Population Density in Politics January 3rd, 2016
Patrick Stein

I am taking a Coursera course by Wesleyan University titled Data Management and Visualization.

During Bush v. Gore, there was a ton of freely available data about that election. I did a quick-and-dirty graph showing that Gore won the most populous counties by wide margins and Bush won most of the rest of the counties by wide margins.

For this course, I am going to revisit that analysis with the 2012 election data and maybe the 2008 election data.

The Hypothesis

In the United States, there is a strong correlation between population density and voting for the Democratic candidate for president.

The Data

The 2012, by-county results are available through The Guardian newspaper website. The 2008 election data is available for purchase through Dave Leip’s Election Data Store. The US Census Data website has information available about the population and land area of each U.S. county.

Related Work

My first web search for related data was: correlation population density political party.

This search turns up several articles about a scatterplot by Conor Sen relating the Cook Partisan Voting Index (PVI) plotted against population density based on 2012 data. There are related heat-maps by others from the same data.

That search also turns up a paper by Jowei Chen of the University of Michigan and Jonathan Rodden of Stanford University about why compact voting districts are bad for Democrats. That paper focuses mostly on the shapes of voting districts in Florida and how they have be gerrymandered to make those in population-dense areas very compact while those in less populated areas are tentacled and sprawling and how this results in a higher number of Republican representatives than is warranted by overall population numbers.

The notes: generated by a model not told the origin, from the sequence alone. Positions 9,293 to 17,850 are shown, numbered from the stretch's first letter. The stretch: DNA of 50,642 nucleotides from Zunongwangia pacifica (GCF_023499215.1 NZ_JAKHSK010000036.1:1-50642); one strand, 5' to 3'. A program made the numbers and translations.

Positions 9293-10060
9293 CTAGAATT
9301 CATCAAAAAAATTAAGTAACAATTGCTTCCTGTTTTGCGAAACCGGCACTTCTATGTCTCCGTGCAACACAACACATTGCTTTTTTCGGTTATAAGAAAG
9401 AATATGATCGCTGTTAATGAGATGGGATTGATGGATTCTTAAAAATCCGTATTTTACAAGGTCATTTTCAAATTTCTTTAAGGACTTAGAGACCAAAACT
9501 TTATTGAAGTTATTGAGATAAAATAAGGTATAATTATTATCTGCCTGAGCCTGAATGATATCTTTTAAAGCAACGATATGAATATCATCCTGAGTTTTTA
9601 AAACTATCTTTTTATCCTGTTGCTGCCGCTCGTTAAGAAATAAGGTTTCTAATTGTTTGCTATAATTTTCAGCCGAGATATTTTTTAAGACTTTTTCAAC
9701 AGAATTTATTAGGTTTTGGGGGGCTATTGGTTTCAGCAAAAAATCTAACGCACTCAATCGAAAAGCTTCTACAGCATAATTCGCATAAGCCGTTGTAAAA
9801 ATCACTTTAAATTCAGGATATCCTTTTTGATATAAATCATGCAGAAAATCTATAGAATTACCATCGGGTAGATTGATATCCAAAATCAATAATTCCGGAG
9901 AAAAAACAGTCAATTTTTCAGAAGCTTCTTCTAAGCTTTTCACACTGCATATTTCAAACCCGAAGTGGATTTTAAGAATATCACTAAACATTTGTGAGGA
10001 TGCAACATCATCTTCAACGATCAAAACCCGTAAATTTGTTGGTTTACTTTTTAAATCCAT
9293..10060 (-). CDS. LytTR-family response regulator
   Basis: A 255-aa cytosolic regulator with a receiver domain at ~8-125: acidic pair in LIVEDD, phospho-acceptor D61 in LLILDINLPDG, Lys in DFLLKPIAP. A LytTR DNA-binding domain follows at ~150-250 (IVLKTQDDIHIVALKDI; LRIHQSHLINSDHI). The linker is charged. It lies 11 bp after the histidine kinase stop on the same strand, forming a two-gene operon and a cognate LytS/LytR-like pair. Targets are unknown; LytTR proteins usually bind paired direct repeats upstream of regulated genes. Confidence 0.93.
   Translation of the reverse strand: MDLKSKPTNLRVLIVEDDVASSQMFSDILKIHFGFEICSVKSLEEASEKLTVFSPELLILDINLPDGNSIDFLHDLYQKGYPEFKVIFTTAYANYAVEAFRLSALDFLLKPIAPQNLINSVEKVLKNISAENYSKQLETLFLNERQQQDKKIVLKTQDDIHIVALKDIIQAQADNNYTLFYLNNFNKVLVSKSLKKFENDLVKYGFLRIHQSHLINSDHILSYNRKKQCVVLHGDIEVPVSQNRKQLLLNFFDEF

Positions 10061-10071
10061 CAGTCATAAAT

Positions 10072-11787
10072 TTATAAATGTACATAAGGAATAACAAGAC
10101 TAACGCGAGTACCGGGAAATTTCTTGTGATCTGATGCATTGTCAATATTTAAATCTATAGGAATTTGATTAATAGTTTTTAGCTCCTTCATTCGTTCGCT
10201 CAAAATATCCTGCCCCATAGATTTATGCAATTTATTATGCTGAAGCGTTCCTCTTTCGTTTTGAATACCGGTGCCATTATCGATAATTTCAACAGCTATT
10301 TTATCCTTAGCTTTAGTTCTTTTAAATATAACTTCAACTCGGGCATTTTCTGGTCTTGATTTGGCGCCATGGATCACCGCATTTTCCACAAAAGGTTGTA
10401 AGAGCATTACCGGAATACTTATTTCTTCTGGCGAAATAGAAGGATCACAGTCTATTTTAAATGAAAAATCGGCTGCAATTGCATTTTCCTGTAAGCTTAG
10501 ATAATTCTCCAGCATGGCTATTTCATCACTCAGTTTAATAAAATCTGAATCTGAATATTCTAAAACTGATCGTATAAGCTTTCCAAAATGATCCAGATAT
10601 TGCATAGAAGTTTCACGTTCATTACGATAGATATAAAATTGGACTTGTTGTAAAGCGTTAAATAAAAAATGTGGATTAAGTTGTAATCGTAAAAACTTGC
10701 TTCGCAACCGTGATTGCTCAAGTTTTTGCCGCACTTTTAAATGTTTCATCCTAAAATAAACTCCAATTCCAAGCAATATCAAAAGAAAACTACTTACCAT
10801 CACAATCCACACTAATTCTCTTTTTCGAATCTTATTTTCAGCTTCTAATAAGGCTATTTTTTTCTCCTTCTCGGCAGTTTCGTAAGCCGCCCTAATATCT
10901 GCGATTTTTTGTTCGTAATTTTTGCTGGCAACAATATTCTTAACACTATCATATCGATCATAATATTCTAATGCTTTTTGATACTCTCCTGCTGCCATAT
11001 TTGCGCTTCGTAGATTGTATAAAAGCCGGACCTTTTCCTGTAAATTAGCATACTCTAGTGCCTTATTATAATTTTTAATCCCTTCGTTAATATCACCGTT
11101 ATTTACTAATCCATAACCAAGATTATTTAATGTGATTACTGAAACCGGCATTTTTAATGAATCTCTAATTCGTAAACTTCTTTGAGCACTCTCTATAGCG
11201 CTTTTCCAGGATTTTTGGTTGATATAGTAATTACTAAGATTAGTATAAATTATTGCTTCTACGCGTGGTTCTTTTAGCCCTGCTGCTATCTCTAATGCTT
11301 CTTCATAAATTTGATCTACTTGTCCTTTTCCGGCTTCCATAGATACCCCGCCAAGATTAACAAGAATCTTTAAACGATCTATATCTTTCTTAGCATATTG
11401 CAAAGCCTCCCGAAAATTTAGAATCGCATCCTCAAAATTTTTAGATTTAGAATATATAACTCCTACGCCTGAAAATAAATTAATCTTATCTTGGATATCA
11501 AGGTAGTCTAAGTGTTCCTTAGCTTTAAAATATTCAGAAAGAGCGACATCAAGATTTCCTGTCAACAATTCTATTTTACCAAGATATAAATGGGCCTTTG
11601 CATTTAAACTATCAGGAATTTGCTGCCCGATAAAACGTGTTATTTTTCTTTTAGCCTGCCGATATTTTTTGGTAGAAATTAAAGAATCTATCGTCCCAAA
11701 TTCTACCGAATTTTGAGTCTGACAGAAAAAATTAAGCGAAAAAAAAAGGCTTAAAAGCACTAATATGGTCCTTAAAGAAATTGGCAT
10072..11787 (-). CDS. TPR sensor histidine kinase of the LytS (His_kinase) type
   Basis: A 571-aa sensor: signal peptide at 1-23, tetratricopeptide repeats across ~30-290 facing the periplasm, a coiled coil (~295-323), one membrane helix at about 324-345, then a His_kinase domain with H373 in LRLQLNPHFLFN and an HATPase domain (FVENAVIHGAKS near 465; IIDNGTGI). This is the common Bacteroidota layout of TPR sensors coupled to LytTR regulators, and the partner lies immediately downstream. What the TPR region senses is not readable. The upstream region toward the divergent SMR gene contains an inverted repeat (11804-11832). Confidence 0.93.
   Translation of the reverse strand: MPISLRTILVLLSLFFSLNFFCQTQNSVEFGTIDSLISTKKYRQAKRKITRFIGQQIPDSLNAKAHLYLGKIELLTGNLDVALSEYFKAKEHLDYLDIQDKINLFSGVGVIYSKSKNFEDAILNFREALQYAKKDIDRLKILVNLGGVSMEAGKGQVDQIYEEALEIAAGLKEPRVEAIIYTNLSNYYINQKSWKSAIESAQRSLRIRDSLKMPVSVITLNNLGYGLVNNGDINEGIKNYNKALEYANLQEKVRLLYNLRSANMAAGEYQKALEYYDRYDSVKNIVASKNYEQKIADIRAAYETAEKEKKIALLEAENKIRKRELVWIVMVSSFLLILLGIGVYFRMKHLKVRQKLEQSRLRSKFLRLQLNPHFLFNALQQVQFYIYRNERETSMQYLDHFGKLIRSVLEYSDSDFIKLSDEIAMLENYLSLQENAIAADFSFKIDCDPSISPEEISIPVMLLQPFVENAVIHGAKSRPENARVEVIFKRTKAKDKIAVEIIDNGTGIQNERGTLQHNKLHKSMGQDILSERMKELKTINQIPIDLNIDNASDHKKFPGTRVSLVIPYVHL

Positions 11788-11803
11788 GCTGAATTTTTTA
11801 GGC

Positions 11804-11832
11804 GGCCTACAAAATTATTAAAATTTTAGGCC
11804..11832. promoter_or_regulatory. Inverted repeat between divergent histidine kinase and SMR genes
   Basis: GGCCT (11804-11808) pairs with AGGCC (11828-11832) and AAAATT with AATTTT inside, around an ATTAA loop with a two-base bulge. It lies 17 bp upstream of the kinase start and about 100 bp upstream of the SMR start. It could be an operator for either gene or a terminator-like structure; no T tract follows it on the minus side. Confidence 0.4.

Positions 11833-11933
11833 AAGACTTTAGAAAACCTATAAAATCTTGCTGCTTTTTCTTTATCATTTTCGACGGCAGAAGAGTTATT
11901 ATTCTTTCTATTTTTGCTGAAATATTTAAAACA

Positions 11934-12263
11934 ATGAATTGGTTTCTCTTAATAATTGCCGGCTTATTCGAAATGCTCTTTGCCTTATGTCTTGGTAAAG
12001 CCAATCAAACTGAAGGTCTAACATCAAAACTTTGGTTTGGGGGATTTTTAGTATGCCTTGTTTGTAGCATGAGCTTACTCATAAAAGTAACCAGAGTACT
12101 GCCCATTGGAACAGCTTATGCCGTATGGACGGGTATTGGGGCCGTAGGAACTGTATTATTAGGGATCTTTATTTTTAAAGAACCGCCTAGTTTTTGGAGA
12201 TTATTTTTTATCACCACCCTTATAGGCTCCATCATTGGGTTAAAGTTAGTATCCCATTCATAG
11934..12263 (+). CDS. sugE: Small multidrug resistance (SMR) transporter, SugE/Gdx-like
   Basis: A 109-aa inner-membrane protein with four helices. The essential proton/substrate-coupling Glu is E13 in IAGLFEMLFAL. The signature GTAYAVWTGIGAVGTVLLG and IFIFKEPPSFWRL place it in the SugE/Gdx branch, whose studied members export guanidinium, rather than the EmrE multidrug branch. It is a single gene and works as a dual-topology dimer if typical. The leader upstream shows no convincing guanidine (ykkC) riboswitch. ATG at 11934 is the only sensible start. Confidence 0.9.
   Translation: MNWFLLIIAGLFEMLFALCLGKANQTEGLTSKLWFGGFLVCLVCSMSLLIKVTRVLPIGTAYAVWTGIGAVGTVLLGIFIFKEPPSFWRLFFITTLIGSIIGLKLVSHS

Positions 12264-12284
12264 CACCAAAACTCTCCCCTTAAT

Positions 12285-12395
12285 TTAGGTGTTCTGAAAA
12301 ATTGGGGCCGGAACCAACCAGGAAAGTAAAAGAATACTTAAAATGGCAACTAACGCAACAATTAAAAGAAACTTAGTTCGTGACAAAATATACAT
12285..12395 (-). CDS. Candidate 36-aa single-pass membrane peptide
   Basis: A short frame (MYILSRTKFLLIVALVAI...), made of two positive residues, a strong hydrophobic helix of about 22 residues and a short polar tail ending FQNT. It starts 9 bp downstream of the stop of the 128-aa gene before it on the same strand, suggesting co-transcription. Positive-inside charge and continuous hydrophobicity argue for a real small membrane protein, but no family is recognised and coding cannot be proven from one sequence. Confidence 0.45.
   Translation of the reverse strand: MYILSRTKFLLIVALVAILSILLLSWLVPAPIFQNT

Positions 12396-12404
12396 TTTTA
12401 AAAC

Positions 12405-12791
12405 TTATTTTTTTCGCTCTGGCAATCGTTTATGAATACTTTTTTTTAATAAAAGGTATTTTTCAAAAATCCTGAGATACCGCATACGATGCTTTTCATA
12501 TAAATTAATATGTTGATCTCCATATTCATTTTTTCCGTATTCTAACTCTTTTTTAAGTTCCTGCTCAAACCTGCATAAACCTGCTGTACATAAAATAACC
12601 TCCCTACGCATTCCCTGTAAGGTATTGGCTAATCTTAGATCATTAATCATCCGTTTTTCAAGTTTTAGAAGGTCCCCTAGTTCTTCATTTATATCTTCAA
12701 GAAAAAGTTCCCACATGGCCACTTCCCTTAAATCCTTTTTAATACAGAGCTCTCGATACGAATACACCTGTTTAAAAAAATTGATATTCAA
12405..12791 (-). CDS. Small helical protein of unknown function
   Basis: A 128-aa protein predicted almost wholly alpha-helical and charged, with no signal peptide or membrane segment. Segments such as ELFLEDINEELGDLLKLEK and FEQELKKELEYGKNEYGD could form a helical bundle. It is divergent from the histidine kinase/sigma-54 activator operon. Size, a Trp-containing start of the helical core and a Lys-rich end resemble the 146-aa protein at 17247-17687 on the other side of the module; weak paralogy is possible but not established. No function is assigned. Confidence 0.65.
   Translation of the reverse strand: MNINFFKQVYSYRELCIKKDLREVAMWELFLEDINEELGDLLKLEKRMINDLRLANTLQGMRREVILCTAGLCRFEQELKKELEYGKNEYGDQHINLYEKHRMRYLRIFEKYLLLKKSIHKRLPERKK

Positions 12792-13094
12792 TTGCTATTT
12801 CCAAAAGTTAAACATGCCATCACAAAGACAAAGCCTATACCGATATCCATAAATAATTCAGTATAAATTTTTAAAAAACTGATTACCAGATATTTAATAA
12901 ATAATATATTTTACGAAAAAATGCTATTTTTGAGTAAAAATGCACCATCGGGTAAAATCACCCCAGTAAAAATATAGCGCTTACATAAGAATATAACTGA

A related aspect that shows up in this search is that on specific issues, like transit infrastructure, the congressional voting record is strongly correlated with the population density of the congressperson’s district. This effect is a second-order effect, however. The vote of a congressperson will likely be entwined with what the party as a whole wants as much as (or even more than) their constituents want.

ArcGIS contains a map correlating political affiliation of congresspersons with the population density of their districts.

The Tools

I will, of course, being me, use Common Lisp for all of this. I suspect that I will use Fare-CSV for ingesting CSV data. If I have to parse TIGRE data, I will likely rely on some blend of esrap and CL-EWKB or custom geometry code. For plotting, I will likely rely on Vecto but may also try out some of the other libraries like adw-charting or finally get around to making my own multi-backend charting library.

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